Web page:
The townsfolk took the opportunity and began to flee from the Turks whose ranks had been quite broken by the blast. The heathens seemed bent upon apprehending the roguish royalty and pauchy Polack and so let the commoners fly. Throughout this I stood upon the balustrade and fired at any Turk who came near the Prince. Now one might think it strange that I strove to protect one against whom I had sworn vengeance but I did so on two accounts. The first being that I nowise wished so easy and honorable a demise for the gleeking giglet; I reserved the right to humiliate him to myself. The second was the realization that I had lost sight of Sandorius and thus the clot-headed Prince might be my only way out of this dankish weedy land.

Betimes I saw that, as usual, nothing could harm the Prince. He flailed about the square cutting down all who tried to stand against him. Realizing him safe and hearing the sound of Turkish soldiers entering the hall, I realized I must needs make my escape. As fortune would have it, the saucy Laylah comes riding by, directly below. I flung myself and landed hardly pon the back of her horse.

At first I thought she might cut me down but recognizing me, she merely cursed and ordered me off the horse. To which I replied that I hated to turn up so often as a bad penny but I did need this small favor from her. I then gave her my most devilish smile which hath been known to melt the hearts of women from Penzance to Peshawar. She cursed me again but did not attempt to fling me off. So I took a better hold and clasped strong her fine buxomness.

Now twas well I had such a firm grip as we soon came upon a line of Turkish musketeers blocking our egress from the square. She gave a mighty kick to the horse and we flew clear o'er the heads of the Turks. I did wonder at the strength of these Ruritanian mounts which could fly when burdened by two riders and even walk when burdened by one Zagloba.

As I looked back I noticed the two Walloons, Jules and Jacques Fufroque, gleefully robbing Turk and Ruritani alike as well as putting in the boot judiciously. However the last thing I noticed was that claybrained codpiece of a Prince astride his great Arab charger hallooing and walloping the Turks all about my pimp cart. I will give the feckle-brained idiot his due, he looked ever the part of a King.

8th October 1683
To His Excellency Adam Sieniawski, Field Hetman, Crown Army
From Georgina, Grafein von Schnitterboch-Falkenburg, Rotamistress of the Foreign Autorament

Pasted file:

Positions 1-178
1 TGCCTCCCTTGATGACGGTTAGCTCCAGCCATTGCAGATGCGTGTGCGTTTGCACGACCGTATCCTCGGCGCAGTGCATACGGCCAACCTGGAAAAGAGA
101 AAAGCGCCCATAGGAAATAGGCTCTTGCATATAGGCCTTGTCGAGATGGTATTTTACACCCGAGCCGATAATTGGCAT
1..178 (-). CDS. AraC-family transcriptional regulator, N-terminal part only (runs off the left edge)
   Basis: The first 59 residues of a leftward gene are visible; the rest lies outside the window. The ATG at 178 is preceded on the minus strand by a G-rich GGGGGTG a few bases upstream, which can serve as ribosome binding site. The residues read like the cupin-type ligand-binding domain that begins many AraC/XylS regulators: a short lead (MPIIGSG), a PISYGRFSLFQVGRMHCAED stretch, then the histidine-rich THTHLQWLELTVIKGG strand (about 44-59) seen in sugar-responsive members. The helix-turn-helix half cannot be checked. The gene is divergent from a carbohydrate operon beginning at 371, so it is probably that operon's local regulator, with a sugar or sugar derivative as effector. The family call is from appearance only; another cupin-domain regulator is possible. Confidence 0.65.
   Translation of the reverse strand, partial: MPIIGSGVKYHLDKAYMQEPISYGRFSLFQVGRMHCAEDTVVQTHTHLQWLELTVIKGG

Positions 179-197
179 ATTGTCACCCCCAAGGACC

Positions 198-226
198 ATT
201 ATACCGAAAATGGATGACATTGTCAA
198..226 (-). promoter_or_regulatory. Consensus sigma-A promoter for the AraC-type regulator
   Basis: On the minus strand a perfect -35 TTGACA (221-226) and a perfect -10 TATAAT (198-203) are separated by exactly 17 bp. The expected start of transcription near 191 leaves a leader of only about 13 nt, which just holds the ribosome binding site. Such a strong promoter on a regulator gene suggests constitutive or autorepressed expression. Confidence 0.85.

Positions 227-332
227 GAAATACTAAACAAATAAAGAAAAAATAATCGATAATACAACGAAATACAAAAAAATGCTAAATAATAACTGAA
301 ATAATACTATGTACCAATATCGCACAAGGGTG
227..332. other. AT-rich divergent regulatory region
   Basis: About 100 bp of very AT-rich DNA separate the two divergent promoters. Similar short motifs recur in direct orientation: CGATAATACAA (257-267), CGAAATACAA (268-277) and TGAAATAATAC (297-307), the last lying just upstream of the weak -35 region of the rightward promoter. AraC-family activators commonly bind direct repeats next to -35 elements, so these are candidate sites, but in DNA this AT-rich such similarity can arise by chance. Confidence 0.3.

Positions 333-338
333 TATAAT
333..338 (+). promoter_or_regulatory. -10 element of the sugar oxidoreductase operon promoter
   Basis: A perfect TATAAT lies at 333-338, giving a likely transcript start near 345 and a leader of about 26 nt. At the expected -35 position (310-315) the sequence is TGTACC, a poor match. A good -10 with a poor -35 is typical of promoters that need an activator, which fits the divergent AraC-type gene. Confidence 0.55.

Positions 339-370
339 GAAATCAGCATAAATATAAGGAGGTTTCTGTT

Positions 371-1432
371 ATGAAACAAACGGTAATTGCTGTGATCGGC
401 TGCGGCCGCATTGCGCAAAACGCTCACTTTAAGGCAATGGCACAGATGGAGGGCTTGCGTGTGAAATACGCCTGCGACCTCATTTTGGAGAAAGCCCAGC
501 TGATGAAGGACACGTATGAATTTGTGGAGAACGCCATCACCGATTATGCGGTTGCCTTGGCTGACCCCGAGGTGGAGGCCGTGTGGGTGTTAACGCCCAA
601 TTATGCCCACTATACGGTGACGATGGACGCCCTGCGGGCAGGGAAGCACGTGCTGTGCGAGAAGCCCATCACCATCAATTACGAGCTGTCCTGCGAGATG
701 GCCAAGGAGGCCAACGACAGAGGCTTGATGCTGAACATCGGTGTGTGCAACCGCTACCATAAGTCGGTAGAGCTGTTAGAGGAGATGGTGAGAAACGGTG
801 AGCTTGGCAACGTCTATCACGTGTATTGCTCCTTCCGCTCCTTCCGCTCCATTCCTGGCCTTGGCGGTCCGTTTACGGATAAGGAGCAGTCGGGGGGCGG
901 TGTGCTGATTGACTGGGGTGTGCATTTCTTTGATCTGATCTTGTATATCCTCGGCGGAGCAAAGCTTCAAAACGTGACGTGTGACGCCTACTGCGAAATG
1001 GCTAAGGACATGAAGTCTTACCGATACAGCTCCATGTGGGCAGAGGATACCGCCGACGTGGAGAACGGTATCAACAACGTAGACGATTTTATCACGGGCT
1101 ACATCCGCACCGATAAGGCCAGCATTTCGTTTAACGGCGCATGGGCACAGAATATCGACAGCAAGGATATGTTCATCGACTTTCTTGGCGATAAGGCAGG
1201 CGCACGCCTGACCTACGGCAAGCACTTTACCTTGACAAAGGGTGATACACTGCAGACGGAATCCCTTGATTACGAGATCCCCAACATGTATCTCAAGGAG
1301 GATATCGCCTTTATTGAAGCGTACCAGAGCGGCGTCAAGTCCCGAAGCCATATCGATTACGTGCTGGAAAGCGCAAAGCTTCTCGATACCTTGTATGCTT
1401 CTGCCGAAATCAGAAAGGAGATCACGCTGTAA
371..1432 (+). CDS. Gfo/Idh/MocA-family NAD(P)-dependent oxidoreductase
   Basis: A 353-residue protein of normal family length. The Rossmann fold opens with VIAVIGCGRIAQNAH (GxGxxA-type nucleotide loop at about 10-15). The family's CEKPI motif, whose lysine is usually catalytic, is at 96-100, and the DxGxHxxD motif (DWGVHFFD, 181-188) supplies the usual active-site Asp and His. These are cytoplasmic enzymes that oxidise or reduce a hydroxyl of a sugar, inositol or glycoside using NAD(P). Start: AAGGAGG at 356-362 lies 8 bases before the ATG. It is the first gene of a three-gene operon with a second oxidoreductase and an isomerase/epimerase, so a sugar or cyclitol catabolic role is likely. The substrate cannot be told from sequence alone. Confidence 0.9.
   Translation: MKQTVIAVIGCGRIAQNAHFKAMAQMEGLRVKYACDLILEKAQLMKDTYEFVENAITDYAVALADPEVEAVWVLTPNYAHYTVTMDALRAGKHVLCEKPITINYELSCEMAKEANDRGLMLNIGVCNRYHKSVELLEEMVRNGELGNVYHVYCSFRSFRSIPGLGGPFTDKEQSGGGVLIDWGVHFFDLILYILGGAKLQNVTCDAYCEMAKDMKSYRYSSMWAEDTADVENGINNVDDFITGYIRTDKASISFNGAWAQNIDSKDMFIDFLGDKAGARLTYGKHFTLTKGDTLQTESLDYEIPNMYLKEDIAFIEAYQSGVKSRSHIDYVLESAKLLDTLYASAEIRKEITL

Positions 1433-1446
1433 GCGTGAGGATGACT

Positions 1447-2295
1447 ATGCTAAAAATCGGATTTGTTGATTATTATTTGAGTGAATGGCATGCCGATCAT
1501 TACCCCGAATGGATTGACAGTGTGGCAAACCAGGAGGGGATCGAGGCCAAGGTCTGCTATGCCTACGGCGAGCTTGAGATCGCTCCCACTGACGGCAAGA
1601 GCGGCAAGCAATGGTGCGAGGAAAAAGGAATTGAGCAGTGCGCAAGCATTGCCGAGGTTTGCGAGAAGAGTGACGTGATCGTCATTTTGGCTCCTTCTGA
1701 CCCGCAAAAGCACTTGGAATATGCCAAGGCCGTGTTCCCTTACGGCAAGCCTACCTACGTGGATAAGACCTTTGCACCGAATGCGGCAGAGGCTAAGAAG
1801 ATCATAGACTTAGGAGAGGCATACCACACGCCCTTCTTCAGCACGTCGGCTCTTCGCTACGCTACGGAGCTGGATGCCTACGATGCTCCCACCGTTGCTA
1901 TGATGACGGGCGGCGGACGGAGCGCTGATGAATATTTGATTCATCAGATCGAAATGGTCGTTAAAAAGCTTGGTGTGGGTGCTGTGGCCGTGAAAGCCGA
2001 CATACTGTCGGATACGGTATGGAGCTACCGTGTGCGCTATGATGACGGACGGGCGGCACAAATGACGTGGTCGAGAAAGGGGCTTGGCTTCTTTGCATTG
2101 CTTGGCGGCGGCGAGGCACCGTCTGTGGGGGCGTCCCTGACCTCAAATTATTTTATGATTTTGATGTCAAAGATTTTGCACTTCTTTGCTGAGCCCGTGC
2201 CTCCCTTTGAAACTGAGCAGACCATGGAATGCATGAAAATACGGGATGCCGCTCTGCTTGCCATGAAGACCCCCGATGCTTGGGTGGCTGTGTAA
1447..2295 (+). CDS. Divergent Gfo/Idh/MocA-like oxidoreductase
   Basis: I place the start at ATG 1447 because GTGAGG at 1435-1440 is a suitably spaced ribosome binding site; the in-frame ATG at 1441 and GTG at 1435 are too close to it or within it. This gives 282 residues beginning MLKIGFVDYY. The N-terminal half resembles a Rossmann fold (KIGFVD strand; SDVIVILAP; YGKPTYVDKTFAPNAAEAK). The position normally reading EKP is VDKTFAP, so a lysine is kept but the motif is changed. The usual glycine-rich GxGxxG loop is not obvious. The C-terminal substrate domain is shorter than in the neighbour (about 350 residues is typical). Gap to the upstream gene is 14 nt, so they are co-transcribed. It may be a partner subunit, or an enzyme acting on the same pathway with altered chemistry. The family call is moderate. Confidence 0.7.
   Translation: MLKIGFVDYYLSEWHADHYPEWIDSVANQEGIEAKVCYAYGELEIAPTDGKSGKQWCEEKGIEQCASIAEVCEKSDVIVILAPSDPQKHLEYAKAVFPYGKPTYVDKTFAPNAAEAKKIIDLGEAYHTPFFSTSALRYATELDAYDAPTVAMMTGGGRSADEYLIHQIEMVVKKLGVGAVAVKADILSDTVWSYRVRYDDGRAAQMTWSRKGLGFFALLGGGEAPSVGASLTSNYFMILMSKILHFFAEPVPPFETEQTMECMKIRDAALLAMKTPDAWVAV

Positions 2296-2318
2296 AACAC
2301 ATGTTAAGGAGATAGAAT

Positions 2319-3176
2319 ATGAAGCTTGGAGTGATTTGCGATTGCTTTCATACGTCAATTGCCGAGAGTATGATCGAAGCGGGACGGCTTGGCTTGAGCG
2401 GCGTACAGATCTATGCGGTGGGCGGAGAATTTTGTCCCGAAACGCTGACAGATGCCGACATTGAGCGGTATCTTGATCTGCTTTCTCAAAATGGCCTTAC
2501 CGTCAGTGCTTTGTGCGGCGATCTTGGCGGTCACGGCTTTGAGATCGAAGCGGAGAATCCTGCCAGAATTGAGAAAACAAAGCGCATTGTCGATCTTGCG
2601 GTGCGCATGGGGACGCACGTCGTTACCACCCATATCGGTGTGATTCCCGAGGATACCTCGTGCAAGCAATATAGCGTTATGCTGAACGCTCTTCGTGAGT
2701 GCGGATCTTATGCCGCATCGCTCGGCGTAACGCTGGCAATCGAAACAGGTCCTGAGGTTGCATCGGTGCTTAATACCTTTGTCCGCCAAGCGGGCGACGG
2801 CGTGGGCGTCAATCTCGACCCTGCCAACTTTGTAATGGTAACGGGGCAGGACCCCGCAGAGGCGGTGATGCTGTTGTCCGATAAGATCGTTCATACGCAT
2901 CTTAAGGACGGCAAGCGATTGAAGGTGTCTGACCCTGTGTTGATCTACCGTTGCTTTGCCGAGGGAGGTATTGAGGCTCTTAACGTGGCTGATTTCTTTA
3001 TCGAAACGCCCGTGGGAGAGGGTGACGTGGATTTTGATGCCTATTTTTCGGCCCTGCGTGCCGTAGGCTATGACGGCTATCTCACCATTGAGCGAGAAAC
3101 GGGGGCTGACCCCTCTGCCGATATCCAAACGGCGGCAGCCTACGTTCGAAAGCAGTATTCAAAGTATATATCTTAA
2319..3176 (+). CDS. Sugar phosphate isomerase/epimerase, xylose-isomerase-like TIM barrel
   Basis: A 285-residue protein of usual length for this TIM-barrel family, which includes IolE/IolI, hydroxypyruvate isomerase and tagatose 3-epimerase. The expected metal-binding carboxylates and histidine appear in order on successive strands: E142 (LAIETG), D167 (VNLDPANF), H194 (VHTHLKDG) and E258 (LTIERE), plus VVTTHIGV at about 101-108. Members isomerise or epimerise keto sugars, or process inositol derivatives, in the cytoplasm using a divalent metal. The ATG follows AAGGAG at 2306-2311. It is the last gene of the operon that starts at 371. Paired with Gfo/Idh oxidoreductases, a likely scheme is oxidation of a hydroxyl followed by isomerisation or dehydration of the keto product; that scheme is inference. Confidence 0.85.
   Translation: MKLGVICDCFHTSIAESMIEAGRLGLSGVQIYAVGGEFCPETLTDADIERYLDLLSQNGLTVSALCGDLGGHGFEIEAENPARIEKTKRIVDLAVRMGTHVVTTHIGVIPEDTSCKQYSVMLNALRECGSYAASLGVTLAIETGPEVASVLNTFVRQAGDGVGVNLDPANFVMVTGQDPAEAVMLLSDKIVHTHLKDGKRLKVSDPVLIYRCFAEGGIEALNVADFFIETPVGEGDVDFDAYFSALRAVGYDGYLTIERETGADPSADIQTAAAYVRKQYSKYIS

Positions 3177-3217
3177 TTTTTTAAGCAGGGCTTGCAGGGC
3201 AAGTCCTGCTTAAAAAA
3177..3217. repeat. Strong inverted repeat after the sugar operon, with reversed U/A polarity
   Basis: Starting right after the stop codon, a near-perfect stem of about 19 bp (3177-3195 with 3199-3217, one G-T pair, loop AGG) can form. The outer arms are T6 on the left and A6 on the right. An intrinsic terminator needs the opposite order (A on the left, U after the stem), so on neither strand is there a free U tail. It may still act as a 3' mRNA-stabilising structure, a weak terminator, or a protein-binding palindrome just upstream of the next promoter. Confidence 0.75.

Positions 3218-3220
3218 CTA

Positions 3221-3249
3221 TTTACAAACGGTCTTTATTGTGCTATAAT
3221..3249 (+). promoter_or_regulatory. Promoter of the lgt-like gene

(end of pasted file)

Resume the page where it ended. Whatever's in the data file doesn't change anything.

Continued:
In keeping with my prior practice of reporting significant events to superiors, I write to you following my separation from Prince Radziwill's Corps during our raid into the Ruritanian lands. The prince and a group of his officers, myself included, had attempted to reconnoiter the principal city of the province in disguise.

Now we chanced to enter the town during a wedding celebration towards the end of which the local populace became quite turbulent. The Turkish garrison was called out and surrounded the square. As fortune would have it, the Prince soon became the focus of the Turk's attention. Hoping to create a diversion as well as a means of escape, I approached the janissaries guarding one of the entrances to the town square. Now I was disguised in harem costume and I did play to the soldiery's lust most shamelessly, improvising a dance of the undulating belly such as is common in their country.

Unfortunately, the large gem which Herr Cherrycoate had thrust into my navel began to tickly me and a loud laugh escaped my lips and my veil slipped revealing my blond hair. At this, one of the Janissaries called out that I was not a simple dancer but an Austrian horse or some such insult and they seized me before I could resist. Their officer ordered me to be taken to the pasha and two soldiers held me by the arms and led me off.

We were walking down a small side street when I noticed ahead of us a large wagon filled with crates and several local Christians nearby. Thinking this an opportune time to attempt an escape, I brought up both my legs and kicked each of my captors squarely in the face. I then called out for help. The Ruritanians responded with alacrity and I was soon set a liberty and the bodies of my erstwhile captors disposed of.